This was a new Payne Stewart, and many believe that's why he came to Pinehurst a year later so determined, so focused. Or, as Azinger said, in a different place mentally.
One to remember
After what happened at Olympic, Stewart was so determined to master the art of hitting shots from a sand-filled divot that he stood on Pinehurst's range and did just that -- hit shot after shot from sand-filled divots.
But that wasn't all.
He also carried a yardage book, something he never did, and marked every spot where he didn't want to hit the ball around the crowned greens that look like upside-down saucer cups.
What's more, he came to Pinehurst on something of a roll, having won earlier in the season at Pebble Beach and losing in a playoff at Hilton Head. Curiously, he missed the cut at Memphis the week before the Open, primarily because he was thinking ahead to Pinehurst.
But that may have helped Stewart because he got to Pinehurst earlier than planned and had a chance to learn the devilish greens.
It paid off on Sunday when he one-putted each of the final three holes -- saving par from 20 feet on No. 16, making a 5-foot birdie at the par-3 17th and getting up and down from 50 yards in the fairway at the final hole to set up the winning 18-foot par putt.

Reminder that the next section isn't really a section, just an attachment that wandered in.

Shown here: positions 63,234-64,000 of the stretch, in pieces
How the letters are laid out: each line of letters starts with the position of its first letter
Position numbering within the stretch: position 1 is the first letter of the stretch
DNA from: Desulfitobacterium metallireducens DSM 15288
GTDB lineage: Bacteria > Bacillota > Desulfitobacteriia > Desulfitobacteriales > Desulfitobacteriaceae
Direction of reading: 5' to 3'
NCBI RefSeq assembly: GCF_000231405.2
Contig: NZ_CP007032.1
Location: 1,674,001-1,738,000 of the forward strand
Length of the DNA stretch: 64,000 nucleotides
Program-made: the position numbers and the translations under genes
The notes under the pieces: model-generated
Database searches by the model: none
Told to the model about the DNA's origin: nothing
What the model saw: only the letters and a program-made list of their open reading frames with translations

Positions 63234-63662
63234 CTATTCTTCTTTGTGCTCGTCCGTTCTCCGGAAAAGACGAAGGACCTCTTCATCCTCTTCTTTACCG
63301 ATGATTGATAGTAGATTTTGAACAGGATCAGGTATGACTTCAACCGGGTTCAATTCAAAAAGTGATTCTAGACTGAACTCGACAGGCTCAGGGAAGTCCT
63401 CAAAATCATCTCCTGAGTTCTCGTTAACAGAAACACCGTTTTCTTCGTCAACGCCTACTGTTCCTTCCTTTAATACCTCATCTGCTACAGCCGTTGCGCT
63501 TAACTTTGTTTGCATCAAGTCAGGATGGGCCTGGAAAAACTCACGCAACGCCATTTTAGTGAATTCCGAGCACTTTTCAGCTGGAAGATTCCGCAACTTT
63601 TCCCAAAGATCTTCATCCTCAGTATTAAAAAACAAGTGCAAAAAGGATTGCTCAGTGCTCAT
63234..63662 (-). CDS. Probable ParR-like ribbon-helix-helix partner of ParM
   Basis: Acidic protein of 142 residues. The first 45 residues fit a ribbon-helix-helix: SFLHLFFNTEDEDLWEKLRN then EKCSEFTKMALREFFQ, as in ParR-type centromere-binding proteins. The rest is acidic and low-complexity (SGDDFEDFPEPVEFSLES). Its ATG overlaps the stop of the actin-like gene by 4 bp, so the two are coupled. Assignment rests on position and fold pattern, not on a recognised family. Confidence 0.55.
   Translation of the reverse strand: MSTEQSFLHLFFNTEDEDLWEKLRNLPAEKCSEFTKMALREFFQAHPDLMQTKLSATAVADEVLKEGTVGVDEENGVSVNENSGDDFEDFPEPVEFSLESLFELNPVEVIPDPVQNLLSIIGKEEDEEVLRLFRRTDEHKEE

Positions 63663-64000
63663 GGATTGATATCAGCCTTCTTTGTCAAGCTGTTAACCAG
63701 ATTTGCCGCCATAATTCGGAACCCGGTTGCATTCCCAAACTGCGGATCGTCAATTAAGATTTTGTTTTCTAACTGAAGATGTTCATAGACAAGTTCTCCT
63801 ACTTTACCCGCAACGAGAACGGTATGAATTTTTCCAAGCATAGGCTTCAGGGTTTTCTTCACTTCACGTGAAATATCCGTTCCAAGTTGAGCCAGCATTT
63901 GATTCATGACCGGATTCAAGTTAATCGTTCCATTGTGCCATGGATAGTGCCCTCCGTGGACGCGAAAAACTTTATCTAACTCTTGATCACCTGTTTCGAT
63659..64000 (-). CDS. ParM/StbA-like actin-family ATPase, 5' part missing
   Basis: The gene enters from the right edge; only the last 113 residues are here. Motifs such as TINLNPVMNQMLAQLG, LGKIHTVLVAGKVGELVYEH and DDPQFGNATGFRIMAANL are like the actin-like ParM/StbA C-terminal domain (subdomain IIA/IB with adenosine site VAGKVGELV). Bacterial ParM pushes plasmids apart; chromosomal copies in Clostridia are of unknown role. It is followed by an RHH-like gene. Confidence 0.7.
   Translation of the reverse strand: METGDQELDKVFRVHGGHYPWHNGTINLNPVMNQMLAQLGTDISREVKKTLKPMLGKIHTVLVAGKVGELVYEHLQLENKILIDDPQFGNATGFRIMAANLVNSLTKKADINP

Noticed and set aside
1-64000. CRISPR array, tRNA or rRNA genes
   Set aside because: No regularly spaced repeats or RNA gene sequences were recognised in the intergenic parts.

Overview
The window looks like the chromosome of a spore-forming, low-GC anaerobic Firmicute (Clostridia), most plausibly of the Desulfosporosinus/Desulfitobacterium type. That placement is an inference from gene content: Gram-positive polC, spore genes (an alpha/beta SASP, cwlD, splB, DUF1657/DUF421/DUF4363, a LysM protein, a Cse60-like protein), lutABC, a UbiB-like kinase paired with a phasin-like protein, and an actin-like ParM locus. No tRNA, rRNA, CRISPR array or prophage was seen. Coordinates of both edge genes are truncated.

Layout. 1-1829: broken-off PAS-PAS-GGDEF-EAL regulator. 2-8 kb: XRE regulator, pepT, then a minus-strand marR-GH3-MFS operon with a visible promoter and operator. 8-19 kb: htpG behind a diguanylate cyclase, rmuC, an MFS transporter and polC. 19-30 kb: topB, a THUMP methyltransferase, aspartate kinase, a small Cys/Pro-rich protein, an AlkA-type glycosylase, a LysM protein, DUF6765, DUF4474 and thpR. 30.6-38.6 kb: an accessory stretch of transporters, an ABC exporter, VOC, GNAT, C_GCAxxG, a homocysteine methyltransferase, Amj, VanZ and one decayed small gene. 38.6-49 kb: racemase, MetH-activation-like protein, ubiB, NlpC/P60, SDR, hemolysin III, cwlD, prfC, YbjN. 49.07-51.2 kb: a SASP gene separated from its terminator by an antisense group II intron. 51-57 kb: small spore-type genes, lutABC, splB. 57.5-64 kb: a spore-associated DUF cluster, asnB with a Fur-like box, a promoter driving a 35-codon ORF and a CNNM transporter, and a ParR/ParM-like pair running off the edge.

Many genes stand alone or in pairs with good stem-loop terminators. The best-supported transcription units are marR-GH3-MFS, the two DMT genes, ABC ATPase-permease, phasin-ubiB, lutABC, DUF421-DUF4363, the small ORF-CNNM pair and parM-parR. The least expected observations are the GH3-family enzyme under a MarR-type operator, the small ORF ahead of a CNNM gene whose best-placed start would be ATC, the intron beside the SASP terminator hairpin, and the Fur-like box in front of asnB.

"Nobody has ever made three putts in the last three holes to win a U.S. Open in history," said NBC analyst Johnny Miller, who won the 1973 U.S. Open at Oakmont with his famous final-round 63. "Nobody has ever made those three clutch putts, especially the putt at 18 that is straight uphill, which is the hardest putt in golf, to be honest with you. You get no help from a straight uphill putt. You just have to hit it absolutely perfectly to make it and you just can't make it any other way."
And Stewart did. The drama of the moment, the reaction from the man who was not always liked by his peers, the tragic suddenness with which his life was taken shortly thereafter, have conspired to make what happened 15 years ago at Pinehurst one of the greatest spectacles in major-championship history.
"The way he left the game was so tragic," Azinger said. "[David] Feherty asked me, when I did the show with him, he asked me how do I want to be remembered? I've given that some thought, but my answer to him was that I didn't really care how I was remembered because I couldn't control that. I just wanted to live my life so one day I'd be missed.
"Payne Stewart did that, I guess, especially towards the end. He wasn't the most popular player amongst the players at times. He could cross the line when he was joking with you. But I think in the end, everybody really respected Payne, and he's certainly missed by multiple millions that love the sport and the people that knew him personally."
Gerry Dulac: email@example.com; twitter: @gerrydulac